Date of Observation: 03/24/2021
Name: Eric Murrow
Zone: Northwest Mountains
Location: Washington Gulch – obs from near TH to treeline on Baldy
Aspect: North, North East, East, South East, South, South West, West, North West
Elevation: 9,400 – 11,900′
Avalanches: Good views midday showed no recent avalanche activity.
Weather: Partly cloudy skies, with a good amount of sunshine in this area. Snow showers developed in areas east and west of Elkton, but no snowfall from 1130 – 430. Some thunder was heard from nearby convective cells. Maybe an inch or so of new overnight in this area. Winds were variable and light – very little blowing snow observed at upper elevations.
Snowpack: Covered a lot of ground on the snowmachine looking at sunny slopes. Most sunny terrain SE-S-SW had moist to wet surface snow sitting on older, well-developed melt/freeze crusts. On these sunny slopes, I anticipate the incoming storm system to fall on supportive crusts without much concern for developing a Persistent Slab problem. Shoulder aspects, east and west, had a few inches of dry snow resting on soft/melf freeze crust with additional soft crusts in the upper snowpack.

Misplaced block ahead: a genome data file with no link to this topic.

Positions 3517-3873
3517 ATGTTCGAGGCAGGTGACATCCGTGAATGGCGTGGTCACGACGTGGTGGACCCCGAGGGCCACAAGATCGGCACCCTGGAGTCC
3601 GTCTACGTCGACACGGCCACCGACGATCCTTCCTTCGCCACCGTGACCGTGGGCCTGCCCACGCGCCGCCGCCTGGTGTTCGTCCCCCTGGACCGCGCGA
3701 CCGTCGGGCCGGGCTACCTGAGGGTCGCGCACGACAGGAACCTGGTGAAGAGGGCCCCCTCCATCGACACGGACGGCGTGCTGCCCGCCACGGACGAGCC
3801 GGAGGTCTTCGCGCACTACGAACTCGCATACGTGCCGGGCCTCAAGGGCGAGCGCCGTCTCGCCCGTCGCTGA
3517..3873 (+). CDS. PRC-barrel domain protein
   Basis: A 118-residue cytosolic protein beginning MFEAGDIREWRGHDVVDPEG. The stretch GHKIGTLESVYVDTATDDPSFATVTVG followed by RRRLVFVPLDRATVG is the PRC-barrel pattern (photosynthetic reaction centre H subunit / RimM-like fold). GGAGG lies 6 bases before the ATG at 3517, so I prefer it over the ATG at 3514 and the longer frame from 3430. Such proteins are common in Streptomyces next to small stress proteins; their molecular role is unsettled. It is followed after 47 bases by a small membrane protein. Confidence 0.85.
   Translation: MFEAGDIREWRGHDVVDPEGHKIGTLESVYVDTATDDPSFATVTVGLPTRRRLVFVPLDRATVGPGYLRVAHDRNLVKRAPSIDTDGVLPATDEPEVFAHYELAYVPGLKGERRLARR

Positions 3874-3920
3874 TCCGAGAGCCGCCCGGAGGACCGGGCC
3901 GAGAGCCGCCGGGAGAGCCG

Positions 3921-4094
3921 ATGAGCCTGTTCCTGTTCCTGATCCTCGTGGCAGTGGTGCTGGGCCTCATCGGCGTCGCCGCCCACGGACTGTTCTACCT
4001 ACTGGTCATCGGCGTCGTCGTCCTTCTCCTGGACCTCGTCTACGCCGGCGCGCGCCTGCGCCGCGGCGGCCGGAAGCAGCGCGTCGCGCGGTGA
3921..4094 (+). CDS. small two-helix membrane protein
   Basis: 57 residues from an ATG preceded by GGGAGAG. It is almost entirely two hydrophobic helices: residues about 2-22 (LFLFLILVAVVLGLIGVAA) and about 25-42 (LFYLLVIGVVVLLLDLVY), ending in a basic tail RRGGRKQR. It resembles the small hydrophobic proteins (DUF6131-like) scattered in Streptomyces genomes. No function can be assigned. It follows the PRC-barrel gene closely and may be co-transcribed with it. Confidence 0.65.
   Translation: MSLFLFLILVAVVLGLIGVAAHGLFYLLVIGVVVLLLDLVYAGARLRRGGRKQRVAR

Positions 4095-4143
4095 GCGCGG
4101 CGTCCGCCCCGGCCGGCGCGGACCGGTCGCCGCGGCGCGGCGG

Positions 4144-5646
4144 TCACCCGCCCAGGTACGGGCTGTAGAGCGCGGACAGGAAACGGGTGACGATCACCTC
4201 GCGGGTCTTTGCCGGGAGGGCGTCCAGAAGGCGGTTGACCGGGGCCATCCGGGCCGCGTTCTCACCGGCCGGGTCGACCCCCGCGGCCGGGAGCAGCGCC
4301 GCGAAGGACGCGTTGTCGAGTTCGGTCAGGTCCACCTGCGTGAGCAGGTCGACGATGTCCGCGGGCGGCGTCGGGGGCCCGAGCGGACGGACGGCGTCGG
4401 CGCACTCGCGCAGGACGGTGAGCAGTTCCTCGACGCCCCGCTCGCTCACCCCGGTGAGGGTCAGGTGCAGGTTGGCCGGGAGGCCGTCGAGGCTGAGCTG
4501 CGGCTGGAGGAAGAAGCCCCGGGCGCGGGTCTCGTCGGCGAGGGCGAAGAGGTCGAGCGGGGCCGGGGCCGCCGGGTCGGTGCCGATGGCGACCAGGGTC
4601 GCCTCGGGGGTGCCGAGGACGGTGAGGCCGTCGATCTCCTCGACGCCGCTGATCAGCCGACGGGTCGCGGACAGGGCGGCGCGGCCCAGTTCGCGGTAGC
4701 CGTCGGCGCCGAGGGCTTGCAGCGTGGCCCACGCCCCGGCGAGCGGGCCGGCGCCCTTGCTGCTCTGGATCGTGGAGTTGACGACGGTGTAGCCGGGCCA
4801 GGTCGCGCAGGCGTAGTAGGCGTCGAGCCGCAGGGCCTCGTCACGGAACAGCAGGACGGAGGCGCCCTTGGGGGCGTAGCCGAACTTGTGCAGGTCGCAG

Shaded slopes facing very close to due north remain dry without crusts present, but as soon as you tilt eastward crusts show up below the snowfall since Saturday night. There are two layers of interest in the upper snowpack on shaded slopes, the upper being a melt/freeze crust with 1mm facets below and the other the mid-march weak layer with 1-1.5mm facets. At one near treeline site facing northeast, HS 155, I got moderate propagating results on the mid-march weak layer. Test results grabbed my attention – triggered avalanches are possible in the upper snowpack with a similar structure.
Closer to Washington Gulch TH I checkout a north slope with a much shallower snowpack, closer to 90cm, and found a fairly weak snowpack. Just an inch or two of recent snow sits on a soft melt/freeze crust with very weak 1-2mm facets below. A poor-looking structure for future loading events.